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Ten future NBA players to watch in NCAA Tournament on Thursday

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There is talent in this draft beyond Zion Williamson.

Not “franchise cornerstone” talent, probably not even the level of talent usually seen in slots two through six in most drafts, but there are quality future NBA players out there who will spend this weekend — and they hope the next couple of weekends — playing in the NCAA Tournament. Players that NBA fans may want to get a glimpse of now as they dream about the draft.

Here are 10 future NBA players to watch on Thursday, all expected to be part of this year’s NBA Draft (if they come out).

Ja Morant, 6’3” point guard, Murray State. You’ve seen the highlights, now it’s time to watch what he can do for a whole game. And he knows this is a showcase, that there are questions with him coming out of a small conference about what he might be able to do against better talent. Morant should be motivated might go off for 50 on Marquette.

He’s an explosive athlete, has a tremendous handle, impressive court vision and he knows how to make every pass you can think of. However, mostly he is a scorer who can get to the rim. The jumper is going to need work at the NBA level (as we can say about most guys coming out of college), it has to improve or he runs the risk of being another athletic guard everyone goes under the pick against. But he might have the second highest ceiling of anyone in this draft.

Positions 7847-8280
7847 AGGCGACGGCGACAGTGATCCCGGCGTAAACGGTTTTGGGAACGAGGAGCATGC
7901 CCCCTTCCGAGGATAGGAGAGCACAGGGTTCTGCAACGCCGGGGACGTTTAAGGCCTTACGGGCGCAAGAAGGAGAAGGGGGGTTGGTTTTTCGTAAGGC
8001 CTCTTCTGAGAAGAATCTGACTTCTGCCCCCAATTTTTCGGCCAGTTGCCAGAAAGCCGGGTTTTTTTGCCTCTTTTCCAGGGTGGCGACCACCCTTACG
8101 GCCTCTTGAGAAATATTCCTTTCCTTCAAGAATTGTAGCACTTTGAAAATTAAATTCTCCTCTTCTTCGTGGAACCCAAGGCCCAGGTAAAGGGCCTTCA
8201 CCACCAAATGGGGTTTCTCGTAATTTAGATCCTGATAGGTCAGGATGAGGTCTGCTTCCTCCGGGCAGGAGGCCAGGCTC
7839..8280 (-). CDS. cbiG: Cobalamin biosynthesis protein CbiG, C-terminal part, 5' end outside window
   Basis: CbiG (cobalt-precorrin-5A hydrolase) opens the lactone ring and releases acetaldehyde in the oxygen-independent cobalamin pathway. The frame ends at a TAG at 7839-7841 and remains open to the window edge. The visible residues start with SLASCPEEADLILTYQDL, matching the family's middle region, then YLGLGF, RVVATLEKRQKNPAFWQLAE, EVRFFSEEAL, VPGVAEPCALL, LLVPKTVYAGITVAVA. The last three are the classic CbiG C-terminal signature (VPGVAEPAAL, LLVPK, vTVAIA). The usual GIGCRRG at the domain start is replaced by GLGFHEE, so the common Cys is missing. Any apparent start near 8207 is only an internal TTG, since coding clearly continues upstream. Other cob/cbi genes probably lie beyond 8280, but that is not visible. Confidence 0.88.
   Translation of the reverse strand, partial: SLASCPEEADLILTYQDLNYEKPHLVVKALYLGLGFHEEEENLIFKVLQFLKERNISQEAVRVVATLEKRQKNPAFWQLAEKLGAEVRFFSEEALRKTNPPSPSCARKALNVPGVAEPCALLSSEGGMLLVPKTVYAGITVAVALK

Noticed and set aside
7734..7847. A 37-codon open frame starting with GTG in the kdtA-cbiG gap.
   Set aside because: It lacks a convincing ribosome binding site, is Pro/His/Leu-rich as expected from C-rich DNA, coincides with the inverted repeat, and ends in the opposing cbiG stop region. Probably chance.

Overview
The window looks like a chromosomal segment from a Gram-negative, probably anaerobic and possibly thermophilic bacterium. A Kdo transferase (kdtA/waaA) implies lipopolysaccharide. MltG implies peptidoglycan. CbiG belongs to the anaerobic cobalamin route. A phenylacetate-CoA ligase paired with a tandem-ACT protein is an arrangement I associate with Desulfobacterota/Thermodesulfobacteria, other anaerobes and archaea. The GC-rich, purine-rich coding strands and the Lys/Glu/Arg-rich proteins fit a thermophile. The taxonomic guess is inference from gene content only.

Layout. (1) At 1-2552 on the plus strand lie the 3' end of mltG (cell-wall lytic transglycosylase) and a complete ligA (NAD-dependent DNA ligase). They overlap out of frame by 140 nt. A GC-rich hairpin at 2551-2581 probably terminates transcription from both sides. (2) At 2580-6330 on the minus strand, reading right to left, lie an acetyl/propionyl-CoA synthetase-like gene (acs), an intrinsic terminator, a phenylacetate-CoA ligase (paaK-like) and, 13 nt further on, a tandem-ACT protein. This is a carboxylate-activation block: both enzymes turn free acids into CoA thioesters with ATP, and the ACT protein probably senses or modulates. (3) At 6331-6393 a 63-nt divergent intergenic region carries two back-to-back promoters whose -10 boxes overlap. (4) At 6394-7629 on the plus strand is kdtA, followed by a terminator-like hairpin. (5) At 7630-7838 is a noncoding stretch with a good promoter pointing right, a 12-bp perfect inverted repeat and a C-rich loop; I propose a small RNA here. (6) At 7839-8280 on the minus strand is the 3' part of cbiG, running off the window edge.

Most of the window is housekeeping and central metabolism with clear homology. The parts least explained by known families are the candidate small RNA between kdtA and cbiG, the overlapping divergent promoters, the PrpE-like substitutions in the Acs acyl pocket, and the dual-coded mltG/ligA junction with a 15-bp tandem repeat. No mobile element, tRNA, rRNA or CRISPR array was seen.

Brandon Clarke, 6’8” forward, Gonzaga. At this point, we know who Brandon Clarke is as a player, but what he brings is what a lot of teams need — a forward who can defend the three and the four, can switch onto guards, blocks shots, and plays with a high motor. He’s scoring 17 points a game in a crazy efficient way, which has turned heads this season, although his handle and jumper still need work to be NBA ready. While Clarke will get drafted behind teammate Hachimura, Clarke may be the better long-term prospect to fit in the modern NBA.

Rui Hachimura, 6’8” forward, Gonzaga. He’s averaged 20.1 points a game on 62.1 percent shooting, and he’s the guy a title contender in Gonzaga runs everything through. Hachimura has impressive athleticism and at the college level that’s enough, he just overpowers players and shows off his spin move. At the NBA level he will need more than that. There are teams that don’t have him in the lottery on their boards, he’s controversial. He doesn’t shoot the three with any confidence (he takes just one a game), his handles need work, as does his defense. He can help his cause — and maybe get a team to fall in love with him — with a strong tournament.